Lately, I’ve received a lot of inspiration from my daughter Abbie, also known as the Farmer’s Daughter. Besides being a biology, environmental science, forensics, and botany high school teacher, she’s choosing to live her life as green as possible. She’s passed along some great reading material, like Sophie Uliano’s Gorgeously Greenand Barbara Kingsolver’s Animal, Vegetable, Miracle, (more on those later!) and even inspired me to spend a week with her last summer at a teachers’ conference on Cape Eleuthera in the Bahamas.
First, a bit of a side step to the Island School, because this was really a life-changing experience for me. Who wouldn’t accept the opportunity to go to the Bahamas for a week on vacation with your daughter? Granted, it was August (read very hot, humid here) and it wasn’t really a vacation, but a learning experience (read no AC, limited water supply, etc.), so this is what it really meant:
· Spending an entire day traveling: 3 planes, including one tiny one from Rock Sound to the Cape, an hour spent in a steaming, hot Caribbean airport waiting for a taxi that would take us for a 2-hr. equally steamy ride over rough roads at a hefty fee
· Absolutely no COLD water and NO ice for drinks. In fact, the basic beverage of choice was warm water, which we carried everywhere with us in refillable containers, which had been collected off the roof (and purified through an electrostatic process). Fortunately I didn’t see the multitude of frogs that inhabited the holding tank until the last day.
· An introduction to “Navy” showers, which means five minutes, tops, that the water is running, and turning if off between lathering up and rinsing
· “If it’s yellow, let it mellow . . . “ (OK, I thought this was just my Dad, many years previously, who said this because he was just plain cheap!) Later, I learned that I had grown up “green” in part before it was fashionable. This was probably the toughest habit to kick, because I had developed an automatic reflex to flush over the years. . .
· Sleeping in dormitory-style rooms (25 or so women in double-decker bunkbeds) sans air-conditioning, just a few overhead fans
· While sleeping in this heat, also being visited by “no see-ums,” which visited nightly, squeezing their tiny bodies in between the screens. (Fortunately for me, I must not have been as tasty, young and sweet, as some of my colleagues were, because if I spritzed with bug spray (probably a no! no!) before retiring, I didn’t wake up in the raised red welts that some of my colleagues did)
· Washing dishes, filling compost buckets, slopping pigs . . . and did I say washing dishes by hand?
· Filling large water jugs and lugging them to the dorms at night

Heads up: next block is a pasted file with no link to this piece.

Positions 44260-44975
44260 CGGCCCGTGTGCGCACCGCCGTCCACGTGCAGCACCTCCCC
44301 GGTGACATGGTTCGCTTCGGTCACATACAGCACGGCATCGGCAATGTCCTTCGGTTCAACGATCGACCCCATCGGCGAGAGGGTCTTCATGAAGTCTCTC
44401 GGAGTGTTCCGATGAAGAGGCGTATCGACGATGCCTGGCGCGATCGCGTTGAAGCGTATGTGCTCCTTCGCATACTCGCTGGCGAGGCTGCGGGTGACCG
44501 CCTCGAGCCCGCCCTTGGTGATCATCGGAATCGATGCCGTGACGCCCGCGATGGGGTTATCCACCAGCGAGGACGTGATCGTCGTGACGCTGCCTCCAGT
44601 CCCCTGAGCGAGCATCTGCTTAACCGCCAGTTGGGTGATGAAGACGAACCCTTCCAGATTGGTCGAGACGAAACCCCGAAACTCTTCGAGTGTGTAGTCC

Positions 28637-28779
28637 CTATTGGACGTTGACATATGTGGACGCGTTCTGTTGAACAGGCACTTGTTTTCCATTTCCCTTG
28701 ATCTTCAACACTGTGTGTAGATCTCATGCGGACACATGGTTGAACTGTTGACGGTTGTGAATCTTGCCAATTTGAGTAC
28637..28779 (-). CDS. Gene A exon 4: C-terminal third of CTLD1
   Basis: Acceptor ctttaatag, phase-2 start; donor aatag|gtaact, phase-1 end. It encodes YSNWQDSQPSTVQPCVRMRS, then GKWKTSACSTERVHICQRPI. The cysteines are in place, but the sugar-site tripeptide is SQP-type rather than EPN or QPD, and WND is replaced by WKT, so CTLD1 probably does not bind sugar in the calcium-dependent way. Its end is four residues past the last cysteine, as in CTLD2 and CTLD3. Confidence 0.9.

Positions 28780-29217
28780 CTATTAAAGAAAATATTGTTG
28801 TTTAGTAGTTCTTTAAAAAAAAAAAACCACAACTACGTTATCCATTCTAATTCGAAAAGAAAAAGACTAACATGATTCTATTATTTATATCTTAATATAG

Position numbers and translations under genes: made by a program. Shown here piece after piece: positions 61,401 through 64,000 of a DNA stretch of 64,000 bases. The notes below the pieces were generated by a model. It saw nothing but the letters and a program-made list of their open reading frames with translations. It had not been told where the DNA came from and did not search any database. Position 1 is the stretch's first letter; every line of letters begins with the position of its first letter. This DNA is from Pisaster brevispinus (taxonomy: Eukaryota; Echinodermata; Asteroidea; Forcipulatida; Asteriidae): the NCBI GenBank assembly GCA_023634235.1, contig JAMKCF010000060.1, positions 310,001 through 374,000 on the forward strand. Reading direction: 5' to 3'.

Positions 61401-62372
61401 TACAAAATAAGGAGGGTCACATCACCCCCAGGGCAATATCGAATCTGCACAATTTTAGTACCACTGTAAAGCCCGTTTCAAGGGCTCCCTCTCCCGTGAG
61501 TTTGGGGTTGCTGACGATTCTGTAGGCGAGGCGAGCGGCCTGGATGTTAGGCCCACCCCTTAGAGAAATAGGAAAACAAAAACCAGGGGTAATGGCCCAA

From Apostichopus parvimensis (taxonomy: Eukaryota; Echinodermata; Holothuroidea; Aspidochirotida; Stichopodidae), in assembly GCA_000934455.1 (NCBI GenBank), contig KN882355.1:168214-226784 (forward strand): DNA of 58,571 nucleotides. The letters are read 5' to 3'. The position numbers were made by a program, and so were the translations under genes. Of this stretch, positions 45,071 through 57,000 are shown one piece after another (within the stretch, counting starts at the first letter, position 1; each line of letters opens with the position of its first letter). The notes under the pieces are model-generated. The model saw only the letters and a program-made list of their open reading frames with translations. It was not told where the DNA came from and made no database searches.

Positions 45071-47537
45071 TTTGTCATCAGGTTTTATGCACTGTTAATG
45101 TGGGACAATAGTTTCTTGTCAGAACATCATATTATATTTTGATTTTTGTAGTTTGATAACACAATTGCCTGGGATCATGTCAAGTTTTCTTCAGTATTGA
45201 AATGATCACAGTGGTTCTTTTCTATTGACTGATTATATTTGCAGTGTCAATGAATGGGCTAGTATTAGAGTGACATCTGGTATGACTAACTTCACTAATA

· Waking up to the blowing conch at 6 am to participate in an hour long exercise session of running, biking, and/or swimming
OK, to be fair, here’s the UPSIDE:
· Swimming in the incredibly clear, turquoise, cleansing waters of the Caribbean
· Bonding with fellow, like-minded teachers from all over the world who were looking for a little adventure over the summer and the opportunity to learn something new
· Waking up to the lovely tune of the blowing conch at 6 am to participate in a morning greeting with friends and an hour long exercise session of running, biking, and/or swimming
· Crab hunting at night with flashlights and lots of laughs
Eating delectable island-grown salads and spicy Caribbean rice dishes, mostly from local ingredients, with fresh fruit for dessert
Discovering the local marine wildlife through snorkeling and scuba expeditions
Visiting local schools, also supported the Island School
Touring Cape Eleuthera Research Institute to learn about hydroponic gardening, local fish species, and efforts to preserve the coral reefs (a joint adventure with the Island School)
Oh, and did I say swimming in the brilliant, turquoise, clear, wonderful Caribbean waters?
That I needed to make some life-style changes!
So . . .
Here are a few very simple things I’ve done so far . . .
I’ve totally stopped buying bottled water and now use re-fillable aluminum bottles like SIGG or non BPA-plastic filled with my own lovely tap water.
Take my own bags to the grocery store and avoid piles of plastic, chinzy bags gathering in my pantry. (I’ve worked on this a while and now I actually REMEMBER to take my bags with me. I must admit that I’ve collected quite a cute collection of recyclable bags and that now I’ve expanded beyond the grocery store, taking them everywhere I go shopping.)
I actually DO recycle plastics, bottles, and aluminum cans now on a regular basis, rather than just pretending that I do (which was once in a while).
I actually LIKE it hot in the summer, even sticky, icky hot, because it’s an excuse to jump in the pool. My three guys can’t stand the heat after working outside in it all day, so we just have AC in the bedrooms for sleeping. I must admit that I shut it off during the day, keep curtains closed and doors shut, and only turn it on in time for it to be cool for their sleeping comfort.
OK, this might be crazy, but I heard this from a thrifty friend. At first, I thought it was a bit out there and then I tried it: I shut the furnace off during the day (and now after showers at night, too) because why heat it up all day and night to make hot water that no one needs it? In the winter, we use our combo wood/oil furnace, so we actually use very little oil.
OK, that’s it for now, but I keep adding to the list, as Sophia Uliano says, one step at a time. Do you have any other ideas for me?
So, what did I learn at the Island School?